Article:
But over the past two years, Taylor’s been busy trying to disrupt the document collaboration space with his startup Quip.
His app, that goes by the same name, allows users to create and share documents while having real-time conversations and editing on the side. It pretty much has all the basic features you’d expect from a word processor, Excel spreadsheet, and messaging apps like Slack baked into it.
And to take Quip a step further, Taylor announced a big redesign of its app on Thursday with a new feature called “inbox.” This has nothing to do with your traditional email inbox — it’s rather a list of all the documents you’re working on within Quip that gets updated every time a change is made to the shared files.
“We created an ‘inbox’ for documents which is essentially like a smart feed of all the updates of all the documents you’re working on,” Taylor told Business Insider. “The core thing is that these documents are constantly changing and being updated, and we really want to orient the product around that.”
Taylor believes the new updates will help solve the problems commonly associated with email attachments. They often get lost in the mix and are hard to find the latest version of the document, Taylor says, and he hopes the new redesign will help people to move away from email attachments at work.
“You can use Quip as the primary workflow around these constant updates in documents without having to revert back to emails,” he said.
The update comes at an interesting time. There’s been a lot of talk over startups struggling to generate revenue recently, with a series of reports about layoffs and mark downs at high-profile companies.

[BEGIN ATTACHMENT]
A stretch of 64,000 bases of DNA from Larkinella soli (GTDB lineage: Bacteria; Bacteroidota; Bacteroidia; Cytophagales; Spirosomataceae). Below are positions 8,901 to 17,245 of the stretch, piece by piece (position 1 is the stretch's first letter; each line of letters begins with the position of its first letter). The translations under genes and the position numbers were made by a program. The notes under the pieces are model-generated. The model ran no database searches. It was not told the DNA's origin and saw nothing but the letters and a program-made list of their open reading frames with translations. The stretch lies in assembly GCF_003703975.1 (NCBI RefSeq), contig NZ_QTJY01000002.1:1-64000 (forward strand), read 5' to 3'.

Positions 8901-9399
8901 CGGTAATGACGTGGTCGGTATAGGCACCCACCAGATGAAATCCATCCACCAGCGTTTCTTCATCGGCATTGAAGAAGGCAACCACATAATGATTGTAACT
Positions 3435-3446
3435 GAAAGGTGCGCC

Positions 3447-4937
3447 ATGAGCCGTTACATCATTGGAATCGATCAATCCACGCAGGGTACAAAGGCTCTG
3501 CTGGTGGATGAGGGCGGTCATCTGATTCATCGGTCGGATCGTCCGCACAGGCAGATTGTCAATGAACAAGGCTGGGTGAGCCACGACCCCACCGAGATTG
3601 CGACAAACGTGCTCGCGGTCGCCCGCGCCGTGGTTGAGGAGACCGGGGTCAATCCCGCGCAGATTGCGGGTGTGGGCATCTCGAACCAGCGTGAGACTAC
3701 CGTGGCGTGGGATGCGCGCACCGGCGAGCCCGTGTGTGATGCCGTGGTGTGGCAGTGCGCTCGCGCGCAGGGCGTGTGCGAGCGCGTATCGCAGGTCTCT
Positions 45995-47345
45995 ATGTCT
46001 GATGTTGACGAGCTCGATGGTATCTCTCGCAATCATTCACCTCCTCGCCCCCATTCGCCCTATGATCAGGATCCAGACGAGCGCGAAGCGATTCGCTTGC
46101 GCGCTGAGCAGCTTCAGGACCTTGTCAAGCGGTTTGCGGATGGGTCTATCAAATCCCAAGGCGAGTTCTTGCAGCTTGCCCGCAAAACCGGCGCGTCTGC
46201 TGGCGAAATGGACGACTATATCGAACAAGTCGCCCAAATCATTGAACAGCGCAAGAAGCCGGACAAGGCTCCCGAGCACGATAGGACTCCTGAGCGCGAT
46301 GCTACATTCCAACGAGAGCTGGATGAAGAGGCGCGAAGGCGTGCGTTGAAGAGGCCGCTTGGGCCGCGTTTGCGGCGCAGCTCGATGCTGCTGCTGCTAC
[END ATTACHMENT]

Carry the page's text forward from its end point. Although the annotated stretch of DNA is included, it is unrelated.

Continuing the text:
But Taylor argues the redesign was done to accelerate its growth and take a much bolder approach to redefining the work collaboration space. Quip raised $30 million in October 2015, but Taylor says Quip hasn’t even finished spending the $15 million Series A funding he raised in 2013.
Without getting into details, Taylor said Quip has tripled its annualized revenue and seen fivefold growth in its userbase over the past year. And with more and more people thinking of ways to completely ditch emails at work, Taylor believes there’s a huge opportunity in this space, which has long-been dominated by tech giants like Microsoft and Google.
“We’re trying to move in a different direction than the legacy productivity suites, and I think this redesign is kind of like the first part of that longer process,” Taylor said. “It’s not about file attachments but really communicating inside of these documents. I really think we can prove to the world that we’re the one’s defining that new experience.”
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